Royal award for work on endangered primates

6 February 2008 General News
By Paul Eccleston
Last Updated: 2::01am GMT 6 /2-/2008



The Oxford Brookes team beat hundreds of other entrants in the Environment category and will receive their Queen's Anniversary Prize - which recognises outstanding achievement - at Buckingham Palace.

  • Monkey haveing a seat by a window (left) and a surprised monkey caught eating jackfruit, which is grown by local residents
    Monkey sitting by a window (left) and a surprised monkey caught eating jackfruit, which is grown by locals

    They have been looking at primate species in Sri Lanka's rainforest - particularly the purple-faced leaf monkey - and how they are increasingly threatened from growing human populations intruding and destroying their habitat.

    Sri Lanka is classified as being in the world's top 10 a biodiversity hotspots much of which is concentrated in the 'Wet Zone' - a remote and relatively unexplored region - which makes up less than 23 per cent of the total land area.

    The People's Trust for Endangered Species (PTES) has funded research in the Wet Zone for the past three years to try and solve the problems caused by increasing urbanisation.

    The fragmentation of the monkey's habitat has brought them into conflict with people and the research team believes that unless urgent action is taken there will be no habitat left and the species will become extinct in the wild.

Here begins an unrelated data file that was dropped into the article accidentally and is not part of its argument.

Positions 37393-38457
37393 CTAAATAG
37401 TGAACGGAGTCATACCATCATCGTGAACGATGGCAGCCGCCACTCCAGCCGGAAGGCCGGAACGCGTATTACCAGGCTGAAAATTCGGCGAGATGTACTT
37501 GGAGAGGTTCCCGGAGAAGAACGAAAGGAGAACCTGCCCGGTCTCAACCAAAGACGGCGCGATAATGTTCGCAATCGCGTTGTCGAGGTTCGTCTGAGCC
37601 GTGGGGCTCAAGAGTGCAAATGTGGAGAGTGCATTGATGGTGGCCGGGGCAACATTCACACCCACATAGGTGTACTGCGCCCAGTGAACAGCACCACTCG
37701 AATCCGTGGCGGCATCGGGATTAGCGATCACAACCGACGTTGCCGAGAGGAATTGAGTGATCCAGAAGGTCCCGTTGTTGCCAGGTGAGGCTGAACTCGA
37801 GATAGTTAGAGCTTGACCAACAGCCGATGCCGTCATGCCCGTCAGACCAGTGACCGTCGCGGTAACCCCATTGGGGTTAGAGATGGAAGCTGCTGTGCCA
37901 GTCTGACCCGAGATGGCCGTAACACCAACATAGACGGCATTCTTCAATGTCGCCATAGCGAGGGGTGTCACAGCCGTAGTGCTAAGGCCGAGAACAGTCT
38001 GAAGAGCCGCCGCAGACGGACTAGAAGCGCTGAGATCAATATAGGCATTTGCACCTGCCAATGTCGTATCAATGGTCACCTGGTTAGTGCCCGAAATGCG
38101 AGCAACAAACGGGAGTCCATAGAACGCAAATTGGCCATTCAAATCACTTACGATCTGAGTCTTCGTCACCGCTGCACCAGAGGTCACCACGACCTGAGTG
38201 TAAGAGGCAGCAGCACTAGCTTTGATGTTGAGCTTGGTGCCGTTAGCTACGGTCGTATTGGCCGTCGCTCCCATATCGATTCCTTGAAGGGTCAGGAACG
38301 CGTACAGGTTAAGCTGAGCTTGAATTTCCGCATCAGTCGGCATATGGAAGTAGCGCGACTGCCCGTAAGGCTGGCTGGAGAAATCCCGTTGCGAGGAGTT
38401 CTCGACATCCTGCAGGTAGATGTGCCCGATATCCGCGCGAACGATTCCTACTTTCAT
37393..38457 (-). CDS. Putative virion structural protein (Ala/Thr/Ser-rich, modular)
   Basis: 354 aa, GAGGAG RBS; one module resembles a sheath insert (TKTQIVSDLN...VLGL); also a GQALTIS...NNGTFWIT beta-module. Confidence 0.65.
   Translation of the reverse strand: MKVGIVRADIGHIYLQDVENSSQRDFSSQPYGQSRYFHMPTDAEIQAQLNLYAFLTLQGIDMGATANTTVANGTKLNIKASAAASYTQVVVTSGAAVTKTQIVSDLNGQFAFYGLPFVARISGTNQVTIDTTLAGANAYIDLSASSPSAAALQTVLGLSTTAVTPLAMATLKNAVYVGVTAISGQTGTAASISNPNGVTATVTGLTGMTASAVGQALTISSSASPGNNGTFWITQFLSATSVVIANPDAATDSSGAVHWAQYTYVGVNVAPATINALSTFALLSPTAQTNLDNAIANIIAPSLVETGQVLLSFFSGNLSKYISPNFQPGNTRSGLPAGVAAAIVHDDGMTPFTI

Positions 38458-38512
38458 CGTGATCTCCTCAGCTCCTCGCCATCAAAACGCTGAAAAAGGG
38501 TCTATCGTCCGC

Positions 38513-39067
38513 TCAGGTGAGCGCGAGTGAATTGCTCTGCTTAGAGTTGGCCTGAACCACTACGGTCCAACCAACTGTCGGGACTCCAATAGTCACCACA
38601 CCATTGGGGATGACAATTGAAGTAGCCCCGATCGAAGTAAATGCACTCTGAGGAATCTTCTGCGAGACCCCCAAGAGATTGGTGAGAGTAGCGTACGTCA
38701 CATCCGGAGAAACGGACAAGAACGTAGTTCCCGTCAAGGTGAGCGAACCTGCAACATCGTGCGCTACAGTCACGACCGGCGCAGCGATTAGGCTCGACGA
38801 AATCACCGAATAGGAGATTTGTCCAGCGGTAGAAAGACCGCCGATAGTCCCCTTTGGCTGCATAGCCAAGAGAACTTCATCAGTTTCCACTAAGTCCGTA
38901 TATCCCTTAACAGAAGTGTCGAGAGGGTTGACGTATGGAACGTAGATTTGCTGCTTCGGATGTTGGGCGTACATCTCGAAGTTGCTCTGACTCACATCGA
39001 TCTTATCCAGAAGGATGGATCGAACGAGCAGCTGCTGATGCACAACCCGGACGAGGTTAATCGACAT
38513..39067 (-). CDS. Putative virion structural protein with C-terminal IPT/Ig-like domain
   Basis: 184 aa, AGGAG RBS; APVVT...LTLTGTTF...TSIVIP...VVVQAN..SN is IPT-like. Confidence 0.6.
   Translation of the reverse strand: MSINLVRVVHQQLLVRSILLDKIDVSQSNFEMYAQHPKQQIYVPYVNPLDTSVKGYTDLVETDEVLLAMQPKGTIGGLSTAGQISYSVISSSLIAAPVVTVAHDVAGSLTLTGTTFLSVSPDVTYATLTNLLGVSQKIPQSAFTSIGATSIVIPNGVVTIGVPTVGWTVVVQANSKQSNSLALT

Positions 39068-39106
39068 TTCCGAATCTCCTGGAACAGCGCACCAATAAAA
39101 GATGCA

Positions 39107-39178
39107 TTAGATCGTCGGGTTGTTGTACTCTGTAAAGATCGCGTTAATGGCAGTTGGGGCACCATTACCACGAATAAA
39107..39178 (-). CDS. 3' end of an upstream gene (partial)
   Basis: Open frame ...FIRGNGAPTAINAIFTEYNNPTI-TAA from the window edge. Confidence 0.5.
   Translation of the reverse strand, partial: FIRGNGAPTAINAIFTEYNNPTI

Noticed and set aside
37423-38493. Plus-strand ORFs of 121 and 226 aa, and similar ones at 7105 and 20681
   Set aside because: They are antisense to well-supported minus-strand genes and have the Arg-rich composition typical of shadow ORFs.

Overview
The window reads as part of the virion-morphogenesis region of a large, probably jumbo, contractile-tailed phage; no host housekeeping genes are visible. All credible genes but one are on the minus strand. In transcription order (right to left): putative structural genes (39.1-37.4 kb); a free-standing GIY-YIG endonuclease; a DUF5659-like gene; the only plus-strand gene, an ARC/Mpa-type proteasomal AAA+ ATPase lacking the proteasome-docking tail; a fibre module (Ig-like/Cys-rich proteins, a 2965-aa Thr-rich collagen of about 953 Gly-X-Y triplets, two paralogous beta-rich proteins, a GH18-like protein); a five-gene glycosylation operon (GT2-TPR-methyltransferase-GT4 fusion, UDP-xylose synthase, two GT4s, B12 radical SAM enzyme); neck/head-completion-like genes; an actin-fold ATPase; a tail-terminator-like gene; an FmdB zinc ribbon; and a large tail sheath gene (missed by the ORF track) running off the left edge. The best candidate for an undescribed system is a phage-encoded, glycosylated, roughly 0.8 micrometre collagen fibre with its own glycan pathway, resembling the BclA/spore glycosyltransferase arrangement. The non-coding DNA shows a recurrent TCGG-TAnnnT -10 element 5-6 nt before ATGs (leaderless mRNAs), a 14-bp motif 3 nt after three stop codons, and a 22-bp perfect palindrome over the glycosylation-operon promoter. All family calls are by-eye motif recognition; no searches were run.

The western purple-faced leaf monkey (Trachypithecus vetulus nestor) - which is amongst the 25 most endangered primates in the world - is endemic to the Wet Zone of Sri Lanka. The World Conservation Union lists it officially as 'critically endangered'.

    A population collapse of more than 80 per cent is predicted over the next 10 years due mainly to habitat loss caused by agriculture, grazing, logging and deforestation.

    Despite this no investigation had previously been undertaken to discover the numbers and distribution of the monkey. The two small areas where it is found are currently unprotected and they have been forced to forage in suburban home gardens which has brought them into direct conflict with human settlers.

    Working with members of the NGO Lorris (Land Owners Restore Rainforests in Sri Lanka) and Jetwing Eco Holidays, the Oxford Brookes team found that monkey numbers are now critically low.

    Western purple faced-leaf monkeys spend a large majority of their time resting and playing on residents' houses
    Western purple faced-leaf monkeys spend a lot of time resting and playing on residents' houses

    Loss of habitat - particularly the high trees that the monkey prefers - has resulted in local extinctions with no chance of re-colonisation and dangerous in-breeding between fragmented populations.

    The monkeys increasingly face being shot as they raid crops and run the risk of electrocution on power lines as they try to make their way through broken-up sections of the forest.

    The study concluded that the monkeys may have to be moved to other areas to survive and that unless a conservation plan is drawn up quickly they are likely to disappear altogether.

    The results will be published shortly in a new book called 'The Primates of Sri Lanka' by KAI Nekaris and Gehan de Silva Wijeyeratne.

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